Suede’s 2013 album Bloodsports, their first in a decade, was hailed as something of a return to form after the lukewarm couple of efforts they'd released before calling it a day.
But if you enjoyed that, you really need to hear this follow-up, as it blows it completely out of the water, and might just be the best record they’ve ever made.
The seventh studio offering by the band who kick-started Britpop more than 20 years ago is, for me, an album of the year contender.
Make no mistake, they‘ve finally stepped out of the shadow of their own (considerable) past achievements to deliver an absolute belter of an album.
Produced by long-time collaborator Ed Buller, who worked on their self-titled debut, Dog Man Star and Coming Up, as well as Bloodsports, it strikes a perfect balance between killer guitar pop and their darker side.
Featuring a full string section, it’s grandiose in places, particularly on When You Are Young and The Fur And The Feathers, the two songs which bookend the record, and which give singer Brett Anderson the chance to show himself at his most theatrical.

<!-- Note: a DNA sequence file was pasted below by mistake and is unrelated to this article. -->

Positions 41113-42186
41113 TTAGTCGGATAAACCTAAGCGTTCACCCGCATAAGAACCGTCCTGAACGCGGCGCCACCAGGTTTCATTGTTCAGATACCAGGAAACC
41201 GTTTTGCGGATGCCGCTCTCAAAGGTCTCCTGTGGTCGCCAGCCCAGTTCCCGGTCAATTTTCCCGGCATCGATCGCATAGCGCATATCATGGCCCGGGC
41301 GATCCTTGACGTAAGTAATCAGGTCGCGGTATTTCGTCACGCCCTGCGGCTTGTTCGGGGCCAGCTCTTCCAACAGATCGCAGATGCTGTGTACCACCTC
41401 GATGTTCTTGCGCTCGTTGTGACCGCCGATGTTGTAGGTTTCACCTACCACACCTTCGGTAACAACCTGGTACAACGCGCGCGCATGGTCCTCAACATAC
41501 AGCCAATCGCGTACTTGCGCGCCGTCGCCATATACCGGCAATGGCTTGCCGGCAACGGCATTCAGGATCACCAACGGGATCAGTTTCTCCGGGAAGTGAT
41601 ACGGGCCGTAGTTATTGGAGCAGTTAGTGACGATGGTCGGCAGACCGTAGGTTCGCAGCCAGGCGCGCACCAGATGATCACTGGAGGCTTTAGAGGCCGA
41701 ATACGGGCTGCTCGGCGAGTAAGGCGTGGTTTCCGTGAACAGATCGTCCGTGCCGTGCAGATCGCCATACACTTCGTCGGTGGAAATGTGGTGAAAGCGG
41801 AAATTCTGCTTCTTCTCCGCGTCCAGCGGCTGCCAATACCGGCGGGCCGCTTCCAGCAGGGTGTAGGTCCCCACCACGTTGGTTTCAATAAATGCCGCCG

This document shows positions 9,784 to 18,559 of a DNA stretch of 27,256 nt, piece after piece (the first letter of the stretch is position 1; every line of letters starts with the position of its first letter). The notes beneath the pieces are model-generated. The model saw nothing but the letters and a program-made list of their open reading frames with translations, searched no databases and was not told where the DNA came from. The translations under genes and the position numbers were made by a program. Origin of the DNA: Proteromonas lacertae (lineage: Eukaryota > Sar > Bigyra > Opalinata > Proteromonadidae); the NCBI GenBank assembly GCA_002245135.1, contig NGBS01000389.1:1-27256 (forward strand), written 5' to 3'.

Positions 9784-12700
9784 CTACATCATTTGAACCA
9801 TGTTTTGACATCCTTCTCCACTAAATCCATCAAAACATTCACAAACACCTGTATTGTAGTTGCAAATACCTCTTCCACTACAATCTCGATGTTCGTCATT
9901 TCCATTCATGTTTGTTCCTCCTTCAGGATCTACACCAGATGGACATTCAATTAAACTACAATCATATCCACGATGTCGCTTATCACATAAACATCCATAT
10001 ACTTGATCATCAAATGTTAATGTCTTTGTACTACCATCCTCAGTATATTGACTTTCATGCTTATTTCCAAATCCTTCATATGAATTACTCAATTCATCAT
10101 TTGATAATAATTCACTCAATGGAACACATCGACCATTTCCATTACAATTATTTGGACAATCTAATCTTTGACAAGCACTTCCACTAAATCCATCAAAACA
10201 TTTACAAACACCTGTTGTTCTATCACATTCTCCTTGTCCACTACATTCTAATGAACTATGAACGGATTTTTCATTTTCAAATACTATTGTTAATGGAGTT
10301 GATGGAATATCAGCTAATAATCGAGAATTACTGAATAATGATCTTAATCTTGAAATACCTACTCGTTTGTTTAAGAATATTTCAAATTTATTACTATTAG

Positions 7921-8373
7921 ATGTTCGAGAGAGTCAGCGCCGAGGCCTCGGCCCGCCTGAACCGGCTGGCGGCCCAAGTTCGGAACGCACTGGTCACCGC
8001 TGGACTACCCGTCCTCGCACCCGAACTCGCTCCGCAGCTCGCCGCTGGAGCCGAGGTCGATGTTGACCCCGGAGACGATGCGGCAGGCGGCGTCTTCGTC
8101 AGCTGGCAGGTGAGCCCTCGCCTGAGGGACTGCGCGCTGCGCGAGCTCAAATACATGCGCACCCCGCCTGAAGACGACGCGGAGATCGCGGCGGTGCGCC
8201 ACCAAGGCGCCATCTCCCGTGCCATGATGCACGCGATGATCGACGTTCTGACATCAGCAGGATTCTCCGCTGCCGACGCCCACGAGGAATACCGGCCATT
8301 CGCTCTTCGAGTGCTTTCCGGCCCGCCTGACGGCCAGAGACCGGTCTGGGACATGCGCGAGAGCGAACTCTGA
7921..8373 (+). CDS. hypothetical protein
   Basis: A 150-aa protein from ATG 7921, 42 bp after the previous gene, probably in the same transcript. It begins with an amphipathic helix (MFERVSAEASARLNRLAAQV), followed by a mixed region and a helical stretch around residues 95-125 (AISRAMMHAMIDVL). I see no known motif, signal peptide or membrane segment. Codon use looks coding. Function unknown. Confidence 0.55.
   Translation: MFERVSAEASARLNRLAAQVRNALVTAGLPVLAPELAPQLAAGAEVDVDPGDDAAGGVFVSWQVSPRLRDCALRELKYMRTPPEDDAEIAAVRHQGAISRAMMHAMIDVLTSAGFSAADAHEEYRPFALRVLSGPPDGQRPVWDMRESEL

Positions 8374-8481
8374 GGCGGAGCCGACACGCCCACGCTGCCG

He’s in superb voice throughout, while guitarist Richard Oakes has cast off the ghost of Bernard Butler once and for all with some corruscating riffs.
Lead single Outsiders and the upbeat No Tomorrow are excellent songs; in fact they’re the equal of anything in their back catalogue – and that includes the likes of Trash and Beautiful Ones.
Like Kids is classic Suede, an upbeat song with dark lyrics, while the brooding I Can’t Give Her What She Wants is possibly the standout track.
The songs deal with life, death, love, anguish and despair, and those themes are expanded on in the feature film which accompanies the special edition, though that’s probably for diehards only.
Most music lovers, whether long-time Suede fans or casual listeners, will find plenty to enjoy on this wonderful record. 9/10.